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Merging Stars

October 5, 2013

While our Sun travels through space alone, many stars have one or more companions. Alpha Centauri, our closest neighboring star system, consists of three stars. And Sirius, the brightest star in all the night sky, consists of two stars.

A recent study of young star clusters suggests that many single stars started as double stars that merged during the first million years of their lives.

This study modeled a newborn star cluster filled with leftover gas and dust from the birth of the stars. In this simulation, the double stars had orbital periods that matched what astronomers observe when they study real newborn double star systems.

But over time, the model found that many of the pairs that were born close together interacted with the cluster’s remaining gas and dust. That produced friction that caused the stars to spiral together and merge to form a single star. As a result, the star cluster ended up with fewer close-together binaries — which is exactly what astronomers observe when they look at older stars. Indeed, stars in the most common binaries are so far apart that they take about 200 years to orbit each other.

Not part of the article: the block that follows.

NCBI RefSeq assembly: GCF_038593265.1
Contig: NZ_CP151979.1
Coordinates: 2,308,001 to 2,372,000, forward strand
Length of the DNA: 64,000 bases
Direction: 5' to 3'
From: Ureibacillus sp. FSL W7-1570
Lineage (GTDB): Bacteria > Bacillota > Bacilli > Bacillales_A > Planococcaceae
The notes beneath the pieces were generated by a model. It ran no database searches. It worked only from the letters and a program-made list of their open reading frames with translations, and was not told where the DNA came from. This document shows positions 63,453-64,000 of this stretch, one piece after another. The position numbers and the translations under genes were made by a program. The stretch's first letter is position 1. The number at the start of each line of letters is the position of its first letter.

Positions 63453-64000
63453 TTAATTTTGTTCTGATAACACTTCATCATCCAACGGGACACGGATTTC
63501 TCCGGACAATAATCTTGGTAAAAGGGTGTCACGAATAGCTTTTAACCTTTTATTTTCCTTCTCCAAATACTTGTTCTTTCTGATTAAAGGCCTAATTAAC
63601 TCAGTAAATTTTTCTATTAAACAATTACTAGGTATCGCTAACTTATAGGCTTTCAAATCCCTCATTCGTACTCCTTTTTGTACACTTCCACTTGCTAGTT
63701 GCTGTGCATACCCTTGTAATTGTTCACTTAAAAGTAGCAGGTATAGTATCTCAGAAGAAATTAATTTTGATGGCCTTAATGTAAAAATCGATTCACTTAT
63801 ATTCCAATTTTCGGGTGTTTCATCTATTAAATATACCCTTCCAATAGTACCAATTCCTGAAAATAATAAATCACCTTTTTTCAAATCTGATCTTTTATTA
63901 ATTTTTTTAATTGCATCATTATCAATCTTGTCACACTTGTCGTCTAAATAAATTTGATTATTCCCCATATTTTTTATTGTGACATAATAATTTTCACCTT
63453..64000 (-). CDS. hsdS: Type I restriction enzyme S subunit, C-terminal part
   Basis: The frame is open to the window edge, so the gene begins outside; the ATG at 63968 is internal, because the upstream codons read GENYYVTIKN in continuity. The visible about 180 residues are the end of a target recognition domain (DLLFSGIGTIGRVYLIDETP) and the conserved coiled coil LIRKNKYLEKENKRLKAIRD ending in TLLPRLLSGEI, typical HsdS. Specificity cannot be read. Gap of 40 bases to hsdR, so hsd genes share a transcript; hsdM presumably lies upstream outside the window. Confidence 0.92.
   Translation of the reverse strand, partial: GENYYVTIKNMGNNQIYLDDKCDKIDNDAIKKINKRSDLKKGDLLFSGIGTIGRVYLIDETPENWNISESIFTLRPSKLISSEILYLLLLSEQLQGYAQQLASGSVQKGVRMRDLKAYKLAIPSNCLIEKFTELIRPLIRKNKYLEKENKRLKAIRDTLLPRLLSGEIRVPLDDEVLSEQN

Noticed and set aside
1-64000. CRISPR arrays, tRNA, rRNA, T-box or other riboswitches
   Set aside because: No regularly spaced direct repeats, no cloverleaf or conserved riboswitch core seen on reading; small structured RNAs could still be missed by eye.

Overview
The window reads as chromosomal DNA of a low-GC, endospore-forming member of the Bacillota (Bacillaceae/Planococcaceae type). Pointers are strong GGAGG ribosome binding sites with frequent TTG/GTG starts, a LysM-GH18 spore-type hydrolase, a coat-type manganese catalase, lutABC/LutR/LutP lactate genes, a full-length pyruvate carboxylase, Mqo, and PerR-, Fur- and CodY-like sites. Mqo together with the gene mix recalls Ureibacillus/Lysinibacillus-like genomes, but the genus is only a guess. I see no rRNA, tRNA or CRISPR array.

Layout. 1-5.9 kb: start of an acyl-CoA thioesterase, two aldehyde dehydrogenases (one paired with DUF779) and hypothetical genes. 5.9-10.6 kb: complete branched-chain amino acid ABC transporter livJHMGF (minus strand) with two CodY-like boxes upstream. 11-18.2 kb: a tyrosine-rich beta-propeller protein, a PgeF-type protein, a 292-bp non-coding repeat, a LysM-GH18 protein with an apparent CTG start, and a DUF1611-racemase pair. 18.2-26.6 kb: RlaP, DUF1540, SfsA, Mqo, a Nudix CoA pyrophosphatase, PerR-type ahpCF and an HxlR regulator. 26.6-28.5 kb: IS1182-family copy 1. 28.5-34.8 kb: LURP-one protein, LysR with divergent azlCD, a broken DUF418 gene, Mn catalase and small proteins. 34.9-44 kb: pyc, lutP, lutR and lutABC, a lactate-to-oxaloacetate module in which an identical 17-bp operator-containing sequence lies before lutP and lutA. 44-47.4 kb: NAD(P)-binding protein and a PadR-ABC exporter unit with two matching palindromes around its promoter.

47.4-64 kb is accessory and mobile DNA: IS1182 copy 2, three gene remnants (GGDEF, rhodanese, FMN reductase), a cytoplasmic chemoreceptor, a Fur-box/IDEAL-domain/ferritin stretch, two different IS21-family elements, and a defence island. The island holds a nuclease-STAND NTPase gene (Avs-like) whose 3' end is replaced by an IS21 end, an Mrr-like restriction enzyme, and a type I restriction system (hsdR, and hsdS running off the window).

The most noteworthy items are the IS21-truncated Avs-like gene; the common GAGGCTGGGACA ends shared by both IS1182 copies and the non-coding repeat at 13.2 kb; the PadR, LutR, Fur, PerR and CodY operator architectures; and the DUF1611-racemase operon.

Could our Sun have been born as two separate stars that then merged into one? It’s possible, but the researchers say it’s unlikely. Small planets like Earth and Mars may not have been able to take shape around a close binary. So the fact that we’re here suggests that the Sun isn’t just alone today — it was born that way.


Script by Ken Croswell, Copyright 2013

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